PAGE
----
WASHINGTON – The U.S. Air Force contends United Launch Alliance needs as many as 22 RD-180 rocket engines to compete against SpaceX for dozens of national security launches that start going out for bid later this year, according to a U.S. senator.

ULA has ordered 29 RD-180 engines from Russia for its Atlas 5 rocket. Fifteen of those engines are for Air Force launches already under contract. The remaining 14 are what ULA has said it needs to import in order to compete for military launches until its next generation rocket, known as Vulcan and powered by a U.S.-made engine, is ready around 2020.

The Air Force plans to begin soliciting bids later this year for an initial batch of nine missions, all of which Air Force officials say Atlas 5 is suited to launch. A further 28 missions will be put out for bid starting in 2018, with 25 of those suited to the Atlas 5.

Air Force Secretary Deborah Lee James told the Senate Armed Services strategic forces subcommittee in April that ULA needs to be allowed to buy 18 RD-180 engines for missions not already under contract in order to ensure the government receives competing bids when it buys launch services over the next several years.

But the Air Force now appears to be revising that estimate upward, complicating its quest for relief from a 2015 law barring the RD-180’s use for future military launches.

Sen. Richard Shelby (R-Ala.), a senior member of the Senate Appropriations defense subcommittee, told James in a July 15 letter that Air Force leaders, including Gen. Mark Welsh, the service’s chief of staff, told him ULA needed to be allowed to buy 18 to 22 engines to maintain uninterrupted access to space and ensure competition.

Responding on James’ behalf the next day, Bill LaPlante, the assistant secretary of the Air Force for acquisition, told Shelby that 18 engines “is a reasonable starting point” for enabling competition while ensuring national security payloads do not get stranded on the ground by a single launch failure.

“As the competitive environment develops and evolves, we will re-assess the number of engines required to ensure we maintain assured access to space,” LaPlante wrote in his July 16 letter.

The Air Force is required by law to phase out its use of the RD-180 under legislation Congress enacted last year following Russia’s incursion into Ukraine.

Specifically, the 2015 National Defense Authorization Act bars the Defense Department from entering into new contracts or modifying existing contracts for launch services with companies that rely on Russian suppliers.

Because ULA has only partially paid for the 14 engines it ordered from the RD-180’s Florida-based importer RD-Amross in anticipation of winning new Air Force business, Pentagon lawyers have said a strict interpretation of the law could limit ULA to using just five of those engines for the upcoming launch competitions.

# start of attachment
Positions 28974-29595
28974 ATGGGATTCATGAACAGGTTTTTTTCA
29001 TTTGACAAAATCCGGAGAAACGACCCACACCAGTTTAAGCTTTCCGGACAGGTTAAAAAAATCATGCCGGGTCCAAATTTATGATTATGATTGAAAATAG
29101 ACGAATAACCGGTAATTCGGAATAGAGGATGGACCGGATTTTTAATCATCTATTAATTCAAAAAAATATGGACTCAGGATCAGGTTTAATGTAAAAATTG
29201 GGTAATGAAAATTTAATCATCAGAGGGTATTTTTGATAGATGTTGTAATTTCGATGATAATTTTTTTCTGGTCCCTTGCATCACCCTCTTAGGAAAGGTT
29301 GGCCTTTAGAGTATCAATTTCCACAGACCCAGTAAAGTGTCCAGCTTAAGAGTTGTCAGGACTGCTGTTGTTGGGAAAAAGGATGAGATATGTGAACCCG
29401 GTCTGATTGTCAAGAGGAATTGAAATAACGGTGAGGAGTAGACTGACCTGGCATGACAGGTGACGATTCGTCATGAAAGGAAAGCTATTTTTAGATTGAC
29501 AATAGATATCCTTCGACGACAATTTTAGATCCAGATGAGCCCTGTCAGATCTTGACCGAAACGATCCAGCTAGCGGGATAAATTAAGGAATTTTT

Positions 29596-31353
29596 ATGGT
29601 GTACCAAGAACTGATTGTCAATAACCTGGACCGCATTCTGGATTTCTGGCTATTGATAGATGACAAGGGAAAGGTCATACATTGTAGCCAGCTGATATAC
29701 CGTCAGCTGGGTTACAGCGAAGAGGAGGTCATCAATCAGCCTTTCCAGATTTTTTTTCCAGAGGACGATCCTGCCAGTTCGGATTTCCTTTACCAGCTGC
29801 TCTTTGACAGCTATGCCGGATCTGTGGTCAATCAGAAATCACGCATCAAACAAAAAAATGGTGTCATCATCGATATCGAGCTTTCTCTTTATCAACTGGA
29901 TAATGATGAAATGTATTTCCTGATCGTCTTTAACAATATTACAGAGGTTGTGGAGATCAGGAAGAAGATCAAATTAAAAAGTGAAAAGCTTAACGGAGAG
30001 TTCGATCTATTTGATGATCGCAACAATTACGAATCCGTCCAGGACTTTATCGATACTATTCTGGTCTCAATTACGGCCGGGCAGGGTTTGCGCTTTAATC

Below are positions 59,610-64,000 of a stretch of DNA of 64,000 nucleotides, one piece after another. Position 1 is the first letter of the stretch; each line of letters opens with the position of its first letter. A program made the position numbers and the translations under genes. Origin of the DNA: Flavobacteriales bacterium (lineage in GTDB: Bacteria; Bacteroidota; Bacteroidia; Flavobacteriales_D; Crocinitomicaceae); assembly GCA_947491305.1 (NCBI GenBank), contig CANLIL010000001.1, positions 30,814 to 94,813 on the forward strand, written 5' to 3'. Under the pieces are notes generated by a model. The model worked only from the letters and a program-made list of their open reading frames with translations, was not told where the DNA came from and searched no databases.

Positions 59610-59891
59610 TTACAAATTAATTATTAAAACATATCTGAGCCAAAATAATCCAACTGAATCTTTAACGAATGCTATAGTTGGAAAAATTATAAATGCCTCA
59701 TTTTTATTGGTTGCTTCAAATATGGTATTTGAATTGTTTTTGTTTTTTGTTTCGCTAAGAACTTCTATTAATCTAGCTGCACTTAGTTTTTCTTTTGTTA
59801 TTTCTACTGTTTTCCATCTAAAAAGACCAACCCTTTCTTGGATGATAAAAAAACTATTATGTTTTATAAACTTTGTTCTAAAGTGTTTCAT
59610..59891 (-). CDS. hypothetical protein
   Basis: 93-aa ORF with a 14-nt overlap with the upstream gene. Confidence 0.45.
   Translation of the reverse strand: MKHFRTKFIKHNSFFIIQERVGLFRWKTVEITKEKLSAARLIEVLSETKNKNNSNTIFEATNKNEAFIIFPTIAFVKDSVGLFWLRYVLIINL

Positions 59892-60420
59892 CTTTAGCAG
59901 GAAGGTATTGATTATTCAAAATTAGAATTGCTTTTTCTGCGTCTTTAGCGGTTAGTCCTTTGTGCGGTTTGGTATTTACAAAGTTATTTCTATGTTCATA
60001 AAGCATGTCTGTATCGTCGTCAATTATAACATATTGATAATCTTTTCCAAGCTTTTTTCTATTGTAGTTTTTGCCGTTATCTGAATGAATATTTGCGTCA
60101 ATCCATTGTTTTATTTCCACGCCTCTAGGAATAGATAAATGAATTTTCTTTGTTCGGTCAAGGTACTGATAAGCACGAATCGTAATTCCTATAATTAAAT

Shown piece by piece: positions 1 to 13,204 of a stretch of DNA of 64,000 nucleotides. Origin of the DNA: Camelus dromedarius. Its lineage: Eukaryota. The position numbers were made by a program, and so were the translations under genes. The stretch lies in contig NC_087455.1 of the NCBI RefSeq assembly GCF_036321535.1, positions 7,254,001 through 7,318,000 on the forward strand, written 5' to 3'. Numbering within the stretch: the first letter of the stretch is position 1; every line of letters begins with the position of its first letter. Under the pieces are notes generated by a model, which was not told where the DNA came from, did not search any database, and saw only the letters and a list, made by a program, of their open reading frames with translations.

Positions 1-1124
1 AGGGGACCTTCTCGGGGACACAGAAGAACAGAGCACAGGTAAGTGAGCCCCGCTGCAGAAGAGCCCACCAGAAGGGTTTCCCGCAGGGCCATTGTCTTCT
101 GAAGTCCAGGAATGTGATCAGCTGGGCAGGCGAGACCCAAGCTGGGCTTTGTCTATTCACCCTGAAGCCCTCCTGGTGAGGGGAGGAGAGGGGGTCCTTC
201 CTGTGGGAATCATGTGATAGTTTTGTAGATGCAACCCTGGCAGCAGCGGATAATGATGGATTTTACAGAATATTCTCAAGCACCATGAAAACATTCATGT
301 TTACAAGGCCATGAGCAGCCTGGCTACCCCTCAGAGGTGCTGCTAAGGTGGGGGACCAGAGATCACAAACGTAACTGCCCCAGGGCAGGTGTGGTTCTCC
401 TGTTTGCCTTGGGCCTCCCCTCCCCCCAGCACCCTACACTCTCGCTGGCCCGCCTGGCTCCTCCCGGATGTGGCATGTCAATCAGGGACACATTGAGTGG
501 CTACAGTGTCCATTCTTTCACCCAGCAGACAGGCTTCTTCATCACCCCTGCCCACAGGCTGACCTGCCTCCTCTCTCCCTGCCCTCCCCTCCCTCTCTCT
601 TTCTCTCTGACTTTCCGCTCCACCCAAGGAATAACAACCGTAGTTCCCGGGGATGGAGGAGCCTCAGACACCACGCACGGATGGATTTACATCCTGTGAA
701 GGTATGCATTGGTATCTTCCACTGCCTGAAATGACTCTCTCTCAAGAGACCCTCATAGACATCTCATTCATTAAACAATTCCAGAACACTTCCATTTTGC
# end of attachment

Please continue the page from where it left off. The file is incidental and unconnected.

That could eventually create a new national security launch monopoly in SpaceX, the Air Force has said.

Both ULA and the Air Force have asked Congress for legislative relief to prevent Atlas 5 from being disqualified from all but a small handful of upcoming launch awards.

While lawmakers appear inclined to grant it, the House and Senate are at odds over how much relief to give.

The House in May approved a defense authorization bill that would permit ULA to use all 14 on-order engines for the competitions. The Senate version of the same bill, approved in June, allows only nine. The difference is a major sticking point between leaders of the two chambers, although Capitol Hill sources expect the Senate position to prevail when the bill emerges from conference.

Neither bill, however, grants ULA the leeway to ride an RD-180-powered Atlas 5 as far into the competition as ULA and the Air Force would like.

That is OK with Sen. John McCain (R-Ariz.), the chairman of the Senate Armed Services Committee, who has been keeping the pressure on the Air Force to end its dependence on the RD-180.

ULA says it is committed to phasing out the RD-180 and switching to Vulcan, a next-generation rocket featuring a main engine being developed by Kent, Washington-based Blue Origin.

But Vulcan is not expected to make its debut before 2019 and win certification to launch military payloads until 2022. That schedule, ULA has said, assumes no technical setbacks and that ULA does not find itself a few years from now sitting on the sidelines with no Atlas 5 and a Delta 4 it admits is too expensive to give SpaceX’s Falcon 9 a run for the Air Force’s money.

If Congress does not give the Air Force the relief it thinks it needs to keep Atlas 5 in the game, the service could ask the U.S. secretary of defense for a waiver.

The 2015 law stipulates that a waiver is to be used for “the national security interests of the United States” and when space launch services could not otherwise be obtained at a fair and reasonable price.

Air Force officials have been studying how and when to potentially use the waiver.

But for now, the Air Force is focusing on getting Congress to change the law.

“The Department is working closely with Congress to request some relief from the FY15 [National Defense Authorization Act] language in order to guarantee assured access to space while maintaining a competitive environment, while also transitioning expediently off Russian-made engines,” Capt. Annmarie Annicelli, an Air Force spokeswoman, said in a July 22 email to SpaceNews.

Mike Gruss covers military space issues, including the U.S. Air Force and Missile Defense Agency, for SpaceNews. He is a graduate of Miami University in Oxford, Ohio.